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Letter to the editor: President proves that words matter

To the editor:

Is there a “providence” in what we witnessed on Wednesday, Jan. 6, 2021 in our nation’s capital?

In the mostly ceremonial process of the United Congress’s vote to certify the 2020 presidential election, what started out as Trump supporters protesting the election results, quickly turned into, what has been described by many as, a domestic terrorist attack. Did the President set the stage for violent conflict by urging protesters to “fight for me” and then falsely state he would be walking with them to the Capitol?

He certainly did not instruct them to be peaceful and avoid violence, and he neglected to condemn the violence when he realized what was happening at the Capitol. In fact, he had to be convinced to put an end to what he had instigated, telling the crowd, “We love you. You are special. Go home in peace.”

For weeks we have heard the many unfounded and false allegations leveraged by the current administration and its supporters against the election results. Despite the many failed court cases and states’ board of election challenges, which repeatedly supported the election results, the President and his supporters continued the baseless claims of election fraud, planting seeds of doubt in the election process, which is the cornerstone of our republic.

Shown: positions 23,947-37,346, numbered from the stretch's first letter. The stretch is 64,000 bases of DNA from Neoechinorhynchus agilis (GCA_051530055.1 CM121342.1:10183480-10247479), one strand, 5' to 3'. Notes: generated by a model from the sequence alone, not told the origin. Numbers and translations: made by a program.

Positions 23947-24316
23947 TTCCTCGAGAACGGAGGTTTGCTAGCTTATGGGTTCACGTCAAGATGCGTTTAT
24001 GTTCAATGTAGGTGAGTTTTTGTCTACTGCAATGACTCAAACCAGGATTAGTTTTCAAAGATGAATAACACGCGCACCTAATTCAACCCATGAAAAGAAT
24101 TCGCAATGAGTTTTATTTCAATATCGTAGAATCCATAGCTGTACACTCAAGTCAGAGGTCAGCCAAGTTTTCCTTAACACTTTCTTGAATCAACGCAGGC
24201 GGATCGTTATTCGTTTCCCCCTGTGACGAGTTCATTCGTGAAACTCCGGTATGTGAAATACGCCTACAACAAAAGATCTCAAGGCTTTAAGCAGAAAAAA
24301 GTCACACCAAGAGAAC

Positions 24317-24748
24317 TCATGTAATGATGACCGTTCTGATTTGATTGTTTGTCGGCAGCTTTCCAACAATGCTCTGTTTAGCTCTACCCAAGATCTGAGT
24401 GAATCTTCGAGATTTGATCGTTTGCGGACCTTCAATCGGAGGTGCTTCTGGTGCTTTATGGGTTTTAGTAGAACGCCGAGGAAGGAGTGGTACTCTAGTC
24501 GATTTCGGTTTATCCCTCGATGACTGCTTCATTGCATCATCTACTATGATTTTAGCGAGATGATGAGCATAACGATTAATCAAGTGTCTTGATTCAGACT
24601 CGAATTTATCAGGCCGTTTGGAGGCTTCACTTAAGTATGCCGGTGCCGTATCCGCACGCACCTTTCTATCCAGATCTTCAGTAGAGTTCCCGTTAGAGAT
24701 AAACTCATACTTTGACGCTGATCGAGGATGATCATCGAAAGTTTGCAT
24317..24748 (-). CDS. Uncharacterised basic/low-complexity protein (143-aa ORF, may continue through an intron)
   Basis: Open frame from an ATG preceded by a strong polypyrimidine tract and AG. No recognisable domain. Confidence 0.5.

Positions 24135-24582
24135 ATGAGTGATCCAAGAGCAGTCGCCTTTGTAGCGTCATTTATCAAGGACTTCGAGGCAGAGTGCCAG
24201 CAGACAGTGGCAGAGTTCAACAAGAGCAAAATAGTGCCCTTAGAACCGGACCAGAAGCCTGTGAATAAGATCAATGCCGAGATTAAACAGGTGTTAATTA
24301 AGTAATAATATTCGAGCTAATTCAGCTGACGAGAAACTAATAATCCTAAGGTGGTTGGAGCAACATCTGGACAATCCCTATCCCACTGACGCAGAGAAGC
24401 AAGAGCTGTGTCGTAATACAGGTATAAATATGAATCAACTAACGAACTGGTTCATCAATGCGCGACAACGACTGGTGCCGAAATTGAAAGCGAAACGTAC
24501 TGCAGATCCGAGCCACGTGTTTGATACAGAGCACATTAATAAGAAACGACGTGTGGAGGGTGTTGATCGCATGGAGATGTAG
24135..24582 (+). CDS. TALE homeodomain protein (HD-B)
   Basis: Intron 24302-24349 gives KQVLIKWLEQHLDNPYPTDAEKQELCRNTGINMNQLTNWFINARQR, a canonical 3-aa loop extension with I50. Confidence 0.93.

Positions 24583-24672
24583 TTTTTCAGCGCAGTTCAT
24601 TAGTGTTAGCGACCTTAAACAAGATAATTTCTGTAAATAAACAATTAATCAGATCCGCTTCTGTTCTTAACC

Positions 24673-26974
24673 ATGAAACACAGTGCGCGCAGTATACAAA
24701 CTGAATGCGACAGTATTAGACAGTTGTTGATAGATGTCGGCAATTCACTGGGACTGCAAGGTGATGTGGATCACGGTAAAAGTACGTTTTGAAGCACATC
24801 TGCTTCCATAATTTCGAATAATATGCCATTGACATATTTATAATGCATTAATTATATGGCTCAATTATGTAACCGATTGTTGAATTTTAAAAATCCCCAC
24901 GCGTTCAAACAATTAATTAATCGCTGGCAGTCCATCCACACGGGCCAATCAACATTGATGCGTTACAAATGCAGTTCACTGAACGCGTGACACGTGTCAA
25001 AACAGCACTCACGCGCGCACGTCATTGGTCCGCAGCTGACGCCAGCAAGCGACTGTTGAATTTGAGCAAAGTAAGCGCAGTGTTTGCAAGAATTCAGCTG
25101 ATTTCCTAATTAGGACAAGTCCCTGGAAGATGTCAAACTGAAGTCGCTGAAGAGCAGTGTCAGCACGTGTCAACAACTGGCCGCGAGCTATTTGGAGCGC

Our great democracy supports our right to “peacefully” protest and to voice our discontent. However, what our democracy does not condone is the violence and blatant disregard for law and order that occurred on Wednesday.

Proverbs 29:11 tells us, “A fool gives full vent to his anger, but a wise man keeps himself under control.”

If the President, who claims to be a man of God, had followed this tenet, he would have urged his supporters to go to Washington and engage in “peaceful” protest.

In his prayer that closed Thursday morning’s joint session of Congress, Senate Chaplain Barry Black quoted Proverbs when he stated: “The power of life and death is in the tongue.”

Folks, words matter.

And without truth and trust, it is hard to maintain a true democracy. During this fragile time, let us all pray for, and work towards the kind of nation we can all be proud to be citizens of.

Davie County Chapter of the NAACP

Social Action Committee

Sharon D. Anderson, Co-chair, Bermuda Run